With that, let me turn the call over to Susan to discuss the fourth quarter financial results. Susan.
Thanks Rick, and good afternoon. [Technical Difficulty] before that we achieved better than expected fourth quarter and total year results in our key financial metrics, new first-year orders, revenue, and non-GAAP adjusted earnings. We have now recorded two consecutive quarters of positive adjusted earnings which as never occurred in the company’s history.
As you may recall, Q3, 2009 was the first quarter we ever recorded positive adjusted earnings. Record revenues in our Email Encryption business, as well as significant effort to reduce expenses, most notably in the e-Prescribing business have resulted in a bottom line that is now improving quarter-after-quarter.
As Rick mentioned, Email Encryption achieved a record and new first-year orders for the fourth quarter 2009 of $2.4 million. This brought us to $6.5 million for the full year of 2009, another record. In addition to growth in new first-year orders, we have also maintained a strong renewal rate for eligible contracts at 92.5% for the fourth quarter, resulting in a rate of 91%.
Let’s now discuss the details of the fourth quarter and year end financial results, beginning with revenue. We achieved company wide revenues for the fourth quarter of $8.2 million, which exceeded the top end of our previously provided guidance of $7.9 million to $8.1 million, and which compares to $7.2 million for the fourth quarter of 2008. This revenue was comprised of $7.1 million from Email Encryption and $1.1 million from e-Prescribing.
Email Encryption revenue for the fourth quarter increased $1 million, representing a 17% increase over the comparable 2008 figure. The increase consisted of $100,000 from our OEM channels, which is a 30% increase from the fourth quarter last year, and a $900,000 increase from direct sales to enterprise and corporate customers.
Included in the improved results is a $127,000 catch-up entry associated with a customer driven delay in revenue recognition. These increases were due to the growth inherent in our successful subscription model with steady additions to the subscriber base. E-Prescribing revenue for the fourth quarter was $1.1 million which is flat with the fourth quarter of last year.
For the full year ended 2009, our companywide revenues were $30.7 million versus $28 million for 2008, an increase of 9%. Email Encryption revenues were $26.4 million for the year, compared to $22.6 million in 2008, an increase of 17% and e-Prescribing revenues were $4.2 million in 2009, compared to $5.4 million in 2008, a decrease of 22%. The year-over-year change in revenue for our Email Encryption business is consistent with the explanations I provided related to the fourth quarter.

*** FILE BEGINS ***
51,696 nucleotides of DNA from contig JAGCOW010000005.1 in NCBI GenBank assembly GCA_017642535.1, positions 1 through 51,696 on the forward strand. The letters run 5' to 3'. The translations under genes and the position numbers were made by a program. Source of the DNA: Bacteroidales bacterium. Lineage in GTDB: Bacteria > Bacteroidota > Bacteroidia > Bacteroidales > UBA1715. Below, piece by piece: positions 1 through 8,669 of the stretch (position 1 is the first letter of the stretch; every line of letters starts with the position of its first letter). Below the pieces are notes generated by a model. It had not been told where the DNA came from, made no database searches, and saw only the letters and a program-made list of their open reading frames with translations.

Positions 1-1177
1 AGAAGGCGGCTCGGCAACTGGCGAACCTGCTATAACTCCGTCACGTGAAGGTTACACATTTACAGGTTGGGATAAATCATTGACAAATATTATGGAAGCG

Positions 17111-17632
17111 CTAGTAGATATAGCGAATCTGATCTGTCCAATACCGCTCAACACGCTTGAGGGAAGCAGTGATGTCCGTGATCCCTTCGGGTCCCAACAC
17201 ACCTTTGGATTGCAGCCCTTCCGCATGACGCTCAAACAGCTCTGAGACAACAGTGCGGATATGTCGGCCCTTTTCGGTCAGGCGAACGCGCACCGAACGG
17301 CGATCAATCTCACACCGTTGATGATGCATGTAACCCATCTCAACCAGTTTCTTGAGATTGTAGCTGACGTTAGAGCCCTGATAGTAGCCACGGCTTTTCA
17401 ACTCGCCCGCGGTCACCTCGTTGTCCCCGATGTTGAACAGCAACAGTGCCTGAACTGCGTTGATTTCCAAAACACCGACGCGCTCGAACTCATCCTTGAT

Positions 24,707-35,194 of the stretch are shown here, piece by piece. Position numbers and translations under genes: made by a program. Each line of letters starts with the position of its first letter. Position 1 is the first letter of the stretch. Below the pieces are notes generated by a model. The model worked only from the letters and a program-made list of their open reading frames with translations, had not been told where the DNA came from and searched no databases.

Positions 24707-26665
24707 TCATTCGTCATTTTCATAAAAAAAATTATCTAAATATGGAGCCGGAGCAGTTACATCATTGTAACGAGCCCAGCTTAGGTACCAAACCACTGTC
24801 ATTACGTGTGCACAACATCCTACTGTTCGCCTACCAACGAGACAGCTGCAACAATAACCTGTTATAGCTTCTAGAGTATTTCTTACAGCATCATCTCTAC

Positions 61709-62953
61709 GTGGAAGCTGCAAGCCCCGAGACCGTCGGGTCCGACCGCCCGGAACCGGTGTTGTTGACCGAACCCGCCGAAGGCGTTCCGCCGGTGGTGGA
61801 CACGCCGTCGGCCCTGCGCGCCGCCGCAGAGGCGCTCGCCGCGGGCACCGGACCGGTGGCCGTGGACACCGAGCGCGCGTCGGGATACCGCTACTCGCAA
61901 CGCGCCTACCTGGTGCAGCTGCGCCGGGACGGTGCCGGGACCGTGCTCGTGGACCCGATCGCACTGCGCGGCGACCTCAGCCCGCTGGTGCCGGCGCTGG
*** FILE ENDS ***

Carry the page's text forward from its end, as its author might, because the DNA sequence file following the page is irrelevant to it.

Looking at companywide bookings backlog, we ended the fourth quarter and year at $44.5 million, which is a 19% increase over the bookings backlog of $37.4 million as of 2008, and a 9% increase over the third quarter of 2009 bookings backlog of $41 million. Our end user order backlog is comprised of contractual commitments that we expect to amortize into revenue in the future, as services are performed.
The timing of revenue recognition is affected by both the length of time required to deploy a service, and the length of the actual service contract. We anticipate approximately 60% of the total backlog being recognized into revenue within the next twelve months.
In summary, we’re extremely pleased to see the continued year-over-year growth in our Email Encryption revenues, especially given the tough economic climate this past year. I will now review our adjusted gross profit and adjusted operating margin results, as well as a detail on our expenses. I will remind you that my following comments are based upon numbers adjusted for non-recurring items and non-cash stock-based compensation.